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hand grabbing an item from someone else's purse

Your child steals something: How do you feel? Shocked? Betrayed? Embarrassed? All of the above?

How about defending yourself to anyone who will listen: "But we've had family home evenings about that!"

Many children steal something at some point - it's not as uncommon as you may think. Parenting experts have suggested effective ways to handle stealing.

"Innocent" Stealing

Children, young children especially, do not see stealing as a moral choice. For many children stealing may be a function of circumstance: They want an object they feel they cannot get any other way, and they simply do not think things through.   
Stealing can become part of a child's larger understanding of honesty. Realizing this can help guide us as we respond to and teach our child.

girl looking at clothes rack

"Children, young children especially, do not see stealing as a moral choice."

Less Innocent Stealing

The older a child gets, the more "moral" the choice to steal becomes. It may also become more difficult for parents to confront an older child about stealing. Hurt, resistance, or embarrassment might cause us to avoid talking to the child, hoping the problem will go away on its own. However, confronting stealing as soon we notice it is our best chance for teaching our child.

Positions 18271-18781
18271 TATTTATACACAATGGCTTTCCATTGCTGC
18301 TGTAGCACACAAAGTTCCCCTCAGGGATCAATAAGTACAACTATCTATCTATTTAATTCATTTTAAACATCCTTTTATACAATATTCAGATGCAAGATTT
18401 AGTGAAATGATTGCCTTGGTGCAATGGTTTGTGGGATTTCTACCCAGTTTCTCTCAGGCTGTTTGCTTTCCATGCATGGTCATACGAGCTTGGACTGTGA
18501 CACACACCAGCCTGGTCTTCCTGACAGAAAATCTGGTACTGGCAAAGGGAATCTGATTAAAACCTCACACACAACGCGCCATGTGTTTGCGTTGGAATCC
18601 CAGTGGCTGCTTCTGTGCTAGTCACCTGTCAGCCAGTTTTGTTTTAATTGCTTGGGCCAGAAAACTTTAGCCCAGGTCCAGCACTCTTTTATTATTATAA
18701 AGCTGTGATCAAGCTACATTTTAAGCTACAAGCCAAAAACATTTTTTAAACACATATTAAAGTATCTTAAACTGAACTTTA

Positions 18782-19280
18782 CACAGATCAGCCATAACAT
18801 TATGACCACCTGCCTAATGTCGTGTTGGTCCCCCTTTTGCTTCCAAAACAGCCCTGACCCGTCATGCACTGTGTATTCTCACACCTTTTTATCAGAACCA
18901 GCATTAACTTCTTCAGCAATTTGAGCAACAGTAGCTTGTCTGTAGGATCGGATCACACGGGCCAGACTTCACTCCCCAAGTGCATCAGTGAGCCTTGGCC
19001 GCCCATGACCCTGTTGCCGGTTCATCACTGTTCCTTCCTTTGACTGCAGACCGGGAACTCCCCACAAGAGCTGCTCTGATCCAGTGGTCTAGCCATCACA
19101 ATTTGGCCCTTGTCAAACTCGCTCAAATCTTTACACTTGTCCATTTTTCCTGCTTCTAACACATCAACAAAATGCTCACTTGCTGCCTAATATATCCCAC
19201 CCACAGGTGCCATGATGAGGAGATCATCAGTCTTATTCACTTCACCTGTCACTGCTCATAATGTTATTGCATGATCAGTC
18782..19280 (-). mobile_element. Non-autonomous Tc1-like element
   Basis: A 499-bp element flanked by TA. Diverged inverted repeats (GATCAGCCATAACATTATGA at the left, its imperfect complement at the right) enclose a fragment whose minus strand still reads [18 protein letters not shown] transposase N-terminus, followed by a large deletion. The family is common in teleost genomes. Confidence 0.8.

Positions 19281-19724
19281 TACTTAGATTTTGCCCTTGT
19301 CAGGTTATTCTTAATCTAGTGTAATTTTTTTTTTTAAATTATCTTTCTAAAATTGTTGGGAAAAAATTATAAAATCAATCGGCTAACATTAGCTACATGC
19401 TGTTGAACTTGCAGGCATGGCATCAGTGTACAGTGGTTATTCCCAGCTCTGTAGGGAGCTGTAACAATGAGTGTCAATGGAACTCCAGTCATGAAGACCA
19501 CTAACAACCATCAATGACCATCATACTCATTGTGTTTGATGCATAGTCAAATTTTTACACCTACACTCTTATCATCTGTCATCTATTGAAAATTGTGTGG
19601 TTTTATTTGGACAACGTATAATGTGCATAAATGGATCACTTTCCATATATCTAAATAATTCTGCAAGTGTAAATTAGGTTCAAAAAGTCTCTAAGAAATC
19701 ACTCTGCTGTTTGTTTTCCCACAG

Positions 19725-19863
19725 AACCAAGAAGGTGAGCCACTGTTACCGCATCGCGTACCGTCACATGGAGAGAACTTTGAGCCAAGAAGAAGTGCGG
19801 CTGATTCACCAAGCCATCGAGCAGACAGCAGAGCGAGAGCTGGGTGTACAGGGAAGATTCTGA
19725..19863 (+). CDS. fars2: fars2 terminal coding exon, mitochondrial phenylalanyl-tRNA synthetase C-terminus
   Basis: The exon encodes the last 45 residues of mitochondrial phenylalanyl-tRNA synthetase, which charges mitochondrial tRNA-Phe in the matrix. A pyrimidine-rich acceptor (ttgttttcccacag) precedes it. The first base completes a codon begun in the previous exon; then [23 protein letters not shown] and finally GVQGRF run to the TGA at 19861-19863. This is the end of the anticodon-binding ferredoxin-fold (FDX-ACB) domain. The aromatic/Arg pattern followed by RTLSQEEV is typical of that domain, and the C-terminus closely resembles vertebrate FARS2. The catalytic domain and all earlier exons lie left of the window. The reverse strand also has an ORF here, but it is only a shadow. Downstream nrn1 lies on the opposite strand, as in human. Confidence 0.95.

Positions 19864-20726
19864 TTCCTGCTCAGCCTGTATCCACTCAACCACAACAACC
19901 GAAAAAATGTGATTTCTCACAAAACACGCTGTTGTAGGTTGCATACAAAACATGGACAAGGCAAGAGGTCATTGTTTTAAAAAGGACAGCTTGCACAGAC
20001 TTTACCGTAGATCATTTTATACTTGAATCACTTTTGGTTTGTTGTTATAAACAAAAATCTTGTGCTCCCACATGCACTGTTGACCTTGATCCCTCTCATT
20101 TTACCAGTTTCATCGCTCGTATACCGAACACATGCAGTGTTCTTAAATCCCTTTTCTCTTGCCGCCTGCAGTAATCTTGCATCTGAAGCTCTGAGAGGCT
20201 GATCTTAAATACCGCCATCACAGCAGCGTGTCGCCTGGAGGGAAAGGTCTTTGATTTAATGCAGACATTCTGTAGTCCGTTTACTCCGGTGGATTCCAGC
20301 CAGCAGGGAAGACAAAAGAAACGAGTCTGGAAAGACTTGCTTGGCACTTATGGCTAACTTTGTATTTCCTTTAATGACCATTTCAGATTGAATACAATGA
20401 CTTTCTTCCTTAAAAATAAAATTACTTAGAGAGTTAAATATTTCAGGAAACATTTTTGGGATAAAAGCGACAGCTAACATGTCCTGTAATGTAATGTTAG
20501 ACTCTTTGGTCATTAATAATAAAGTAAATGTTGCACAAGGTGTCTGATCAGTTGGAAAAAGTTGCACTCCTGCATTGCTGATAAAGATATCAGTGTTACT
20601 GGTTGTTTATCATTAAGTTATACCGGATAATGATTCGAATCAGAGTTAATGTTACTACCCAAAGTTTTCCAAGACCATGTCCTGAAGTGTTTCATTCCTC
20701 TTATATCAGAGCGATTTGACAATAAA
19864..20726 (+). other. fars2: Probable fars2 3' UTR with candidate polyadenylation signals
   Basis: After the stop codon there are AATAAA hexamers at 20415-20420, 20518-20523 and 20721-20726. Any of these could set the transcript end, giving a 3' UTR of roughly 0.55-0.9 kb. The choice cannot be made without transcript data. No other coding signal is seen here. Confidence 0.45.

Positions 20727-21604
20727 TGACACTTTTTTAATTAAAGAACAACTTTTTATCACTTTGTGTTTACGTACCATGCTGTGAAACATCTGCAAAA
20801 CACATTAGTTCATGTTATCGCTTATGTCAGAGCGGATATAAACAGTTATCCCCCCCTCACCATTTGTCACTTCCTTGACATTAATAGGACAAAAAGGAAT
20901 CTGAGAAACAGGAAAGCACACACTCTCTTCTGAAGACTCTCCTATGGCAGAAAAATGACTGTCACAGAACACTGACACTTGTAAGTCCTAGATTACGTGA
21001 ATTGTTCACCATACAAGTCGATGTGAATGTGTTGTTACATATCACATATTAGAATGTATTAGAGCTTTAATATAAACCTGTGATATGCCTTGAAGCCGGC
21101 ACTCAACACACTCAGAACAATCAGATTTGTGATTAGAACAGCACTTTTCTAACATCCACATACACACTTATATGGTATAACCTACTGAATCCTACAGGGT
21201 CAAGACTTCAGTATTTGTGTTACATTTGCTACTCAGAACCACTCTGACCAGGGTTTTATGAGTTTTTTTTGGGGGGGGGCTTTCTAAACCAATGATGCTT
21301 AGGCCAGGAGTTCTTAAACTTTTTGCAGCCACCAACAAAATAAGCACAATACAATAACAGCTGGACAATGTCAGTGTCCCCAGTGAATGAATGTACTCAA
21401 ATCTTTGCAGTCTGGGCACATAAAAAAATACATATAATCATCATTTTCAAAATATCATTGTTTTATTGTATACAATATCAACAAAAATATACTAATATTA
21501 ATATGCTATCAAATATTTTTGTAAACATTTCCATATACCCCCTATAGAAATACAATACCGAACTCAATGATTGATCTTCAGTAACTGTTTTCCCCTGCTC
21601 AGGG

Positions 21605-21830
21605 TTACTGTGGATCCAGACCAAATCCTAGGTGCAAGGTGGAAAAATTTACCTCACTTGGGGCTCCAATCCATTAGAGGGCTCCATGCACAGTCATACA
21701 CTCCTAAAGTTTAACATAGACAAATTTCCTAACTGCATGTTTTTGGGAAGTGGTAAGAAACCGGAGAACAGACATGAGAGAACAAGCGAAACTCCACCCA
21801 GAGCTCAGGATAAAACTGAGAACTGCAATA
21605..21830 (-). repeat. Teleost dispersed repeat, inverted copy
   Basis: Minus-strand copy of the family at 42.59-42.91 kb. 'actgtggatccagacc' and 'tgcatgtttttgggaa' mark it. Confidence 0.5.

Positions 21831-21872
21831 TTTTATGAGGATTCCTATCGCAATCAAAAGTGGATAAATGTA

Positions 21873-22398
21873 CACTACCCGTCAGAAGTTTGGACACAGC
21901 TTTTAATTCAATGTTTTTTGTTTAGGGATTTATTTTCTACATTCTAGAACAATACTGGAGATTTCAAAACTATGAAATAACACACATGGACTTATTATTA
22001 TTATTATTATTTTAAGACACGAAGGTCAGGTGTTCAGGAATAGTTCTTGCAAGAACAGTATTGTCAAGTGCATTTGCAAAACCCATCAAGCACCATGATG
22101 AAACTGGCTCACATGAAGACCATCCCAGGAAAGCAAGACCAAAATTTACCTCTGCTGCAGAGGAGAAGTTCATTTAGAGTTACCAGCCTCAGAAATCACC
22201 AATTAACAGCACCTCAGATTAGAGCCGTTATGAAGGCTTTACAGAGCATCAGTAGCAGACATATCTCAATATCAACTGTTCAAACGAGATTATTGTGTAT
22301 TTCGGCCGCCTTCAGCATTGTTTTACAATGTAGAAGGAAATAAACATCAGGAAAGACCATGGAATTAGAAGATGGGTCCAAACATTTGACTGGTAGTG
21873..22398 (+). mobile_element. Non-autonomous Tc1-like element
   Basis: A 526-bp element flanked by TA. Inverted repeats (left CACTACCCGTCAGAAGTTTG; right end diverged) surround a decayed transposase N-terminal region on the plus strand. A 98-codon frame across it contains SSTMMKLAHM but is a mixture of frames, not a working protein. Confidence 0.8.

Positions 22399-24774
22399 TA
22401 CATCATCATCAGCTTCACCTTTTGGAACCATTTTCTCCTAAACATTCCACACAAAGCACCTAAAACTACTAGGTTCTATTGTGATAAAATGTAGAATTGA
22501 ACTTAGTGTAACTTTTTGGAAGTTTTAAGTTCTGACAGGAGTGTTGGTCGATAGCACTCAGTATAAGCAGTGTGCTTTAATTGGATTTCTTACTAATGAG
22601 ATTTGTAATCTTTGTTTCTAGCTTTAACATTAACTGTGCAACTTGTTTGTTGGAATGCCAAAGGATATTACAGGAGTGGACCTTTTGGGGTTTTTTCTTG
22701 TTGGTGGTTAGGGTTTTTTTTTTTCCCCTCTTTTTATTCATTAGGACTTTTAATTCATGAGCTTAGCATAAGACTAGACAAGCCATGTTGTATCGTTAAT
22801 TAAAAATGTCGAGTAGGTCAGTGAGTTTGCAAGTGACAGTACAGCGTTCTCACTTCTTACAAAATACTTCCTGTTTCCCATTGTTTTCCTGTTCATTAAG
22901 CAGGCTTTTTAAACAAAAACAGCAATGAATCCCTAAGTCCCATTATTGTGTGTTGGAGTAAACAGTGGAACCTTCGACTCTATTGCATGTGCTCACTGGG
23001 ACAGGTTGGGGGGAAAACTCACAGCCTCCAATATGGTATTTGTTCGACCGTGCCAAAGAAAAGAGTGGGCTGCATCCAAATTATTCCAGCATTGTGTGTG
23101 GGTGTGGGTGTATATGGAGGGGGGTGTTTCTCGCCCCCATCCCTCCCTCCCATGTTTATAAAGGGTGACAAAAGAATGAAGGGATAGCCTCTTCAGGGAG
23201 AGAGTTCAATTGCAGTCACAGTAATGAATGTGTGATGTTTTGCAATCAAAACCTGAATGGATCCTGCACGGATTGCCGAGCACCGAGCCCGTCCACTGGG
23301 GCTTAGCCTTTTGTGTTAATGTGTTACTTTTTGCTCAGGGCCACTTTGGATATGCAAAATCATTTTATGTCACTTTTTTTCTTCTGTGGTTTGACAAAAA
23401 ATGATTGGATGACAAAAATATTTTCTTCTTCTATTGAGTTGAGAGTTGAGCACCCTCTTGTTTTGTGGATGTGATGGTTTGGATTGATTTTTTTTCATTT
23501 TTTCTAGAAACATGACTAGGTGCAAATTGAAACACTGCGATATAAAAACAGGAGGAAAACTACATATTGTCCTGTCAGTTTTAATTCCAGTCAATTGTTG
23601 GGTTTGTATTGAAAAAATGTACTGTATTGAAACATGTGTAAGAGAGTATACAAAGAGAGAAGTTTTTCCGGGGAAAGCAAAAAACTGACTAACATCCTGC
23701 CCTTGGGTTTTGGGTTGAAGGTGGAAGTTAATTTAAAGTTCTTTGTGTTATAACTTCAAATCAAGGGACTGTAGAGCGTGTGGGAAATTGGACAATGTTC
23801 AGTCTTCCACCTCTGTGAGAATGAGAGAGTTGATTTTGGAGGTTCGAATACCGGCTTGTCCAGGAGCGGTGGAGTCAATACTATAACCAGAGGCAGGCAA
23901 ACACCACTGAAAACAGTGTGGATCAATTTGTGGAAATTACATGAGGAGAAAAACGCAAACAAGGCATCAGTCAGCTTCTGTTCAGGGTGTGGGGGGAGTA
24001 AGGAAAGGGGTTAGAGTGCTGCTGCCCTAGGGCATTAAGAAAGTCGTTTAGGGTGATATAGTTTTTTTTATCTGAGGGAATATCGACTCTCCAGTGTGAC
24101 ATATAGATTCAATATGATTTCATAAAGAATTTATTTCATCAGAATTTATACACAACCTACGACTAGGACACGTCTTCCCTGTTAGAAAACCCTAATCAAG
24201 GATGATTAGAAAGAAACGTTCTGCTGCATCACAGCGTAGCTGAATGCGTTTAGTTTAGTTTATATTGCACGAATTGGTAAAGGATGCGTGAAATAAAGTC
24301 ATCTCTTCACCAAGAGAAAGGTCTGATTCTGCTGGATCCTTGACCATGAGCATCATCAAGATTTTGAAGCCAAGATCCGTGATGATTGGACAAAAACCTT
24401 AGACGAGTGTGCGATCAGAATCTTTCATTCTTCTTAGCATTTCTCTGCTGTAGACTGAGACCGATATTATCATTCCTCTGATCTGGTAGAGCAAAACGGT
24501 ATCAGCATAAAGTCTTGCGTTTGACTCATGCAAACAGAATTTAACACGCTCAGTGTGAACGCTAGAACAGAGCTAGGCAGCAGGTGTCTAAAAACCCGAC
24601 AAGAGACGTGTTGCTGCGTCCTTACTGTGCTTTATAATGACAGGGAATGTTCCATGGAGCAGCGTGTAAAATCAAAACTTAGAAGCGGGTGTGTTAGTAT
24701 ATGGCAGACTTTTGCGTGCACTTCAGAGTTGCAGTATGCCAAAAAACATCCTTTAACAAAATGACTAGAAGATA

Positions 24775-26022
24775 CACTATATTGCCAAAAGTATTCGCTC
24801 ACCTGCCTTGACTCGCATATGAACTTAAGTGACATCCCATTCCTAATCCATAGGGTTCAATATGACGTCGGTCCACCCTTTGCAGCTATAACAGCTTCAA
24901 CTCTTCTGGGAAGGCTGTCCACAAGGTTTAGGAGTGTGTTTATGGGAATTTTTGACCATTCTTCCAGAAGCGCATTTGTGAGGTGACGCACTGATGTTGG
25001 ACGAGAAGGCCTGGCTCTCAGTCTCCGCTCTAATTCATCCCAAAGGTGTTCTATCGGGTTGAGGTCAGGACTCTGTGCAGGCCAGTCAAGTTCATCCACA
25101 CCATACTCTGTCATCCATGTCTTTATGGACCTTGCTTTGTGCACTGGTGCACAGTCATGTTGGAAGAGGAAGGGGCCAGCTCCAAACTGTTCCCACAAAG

The interventions may be easier than you think. There are several basic rules that apply to children of all ages when a parent must handle stealing.

To the relief of many of us, there's no need to hold a lecture series on stealing when a child steals. Dr. Glenn Latham urges us to avoid getting caught up in moralizing over right and wrong when a child steals something. Most of the time we, just need to make our expectations known: for example, "I expect you to pay for things you take."

girl hugging woman

Richard C. Edgley shared a story about the simple but effective way his father taught him not to steal. In his youth, after working the summer at a resort, Bishop Edgley made the 185-mile trip home in an old, worn-out car. In the backseat he'd put three towels from the lodge where he'd worked. In his view the towels were not something he'd stolen, but rather "a symbol of a full summer's work at a luxury hotel, a rite of passage" (73).

However, his father could see things from a different perspective, which he shared with his son in a way that lasted a lifetime. Without moralizing or preaching, but making his expectations clear, he merely said with a disappointed look, "I expected more of you" (72). Bishop Edgley made the long trip back to the hotel to return the towels.

Our child probably doesn't see stealing for the moral error that it is. If we're confronted with this behavior we do not need to panic. Like Bishop Edgley's father, we can teach our child honesty through our example and our expectations.


Cline, Foster, and Jim Fay. Parenting with Love and Logic. Colorado Springs, CO: Pinion Press, 2006.   
Edgley, Richard C. "Three Towels and a 25-Cent Newspaper." Ensign November (2006): 72-74.   
Latham, Glenn I. The Power of Positive Parenting: A Wonderful Way to Raise Children. Logan, UT: P&T Ink, 1994.   
Young, Richard K., Sharon Black, Michelle Marchant, Katherine J. Mitchem, and Richard P. West. "A Teaching Approach to Discipline: An Alternative to Punishment." Marriage & Families, August (2000): 9-15.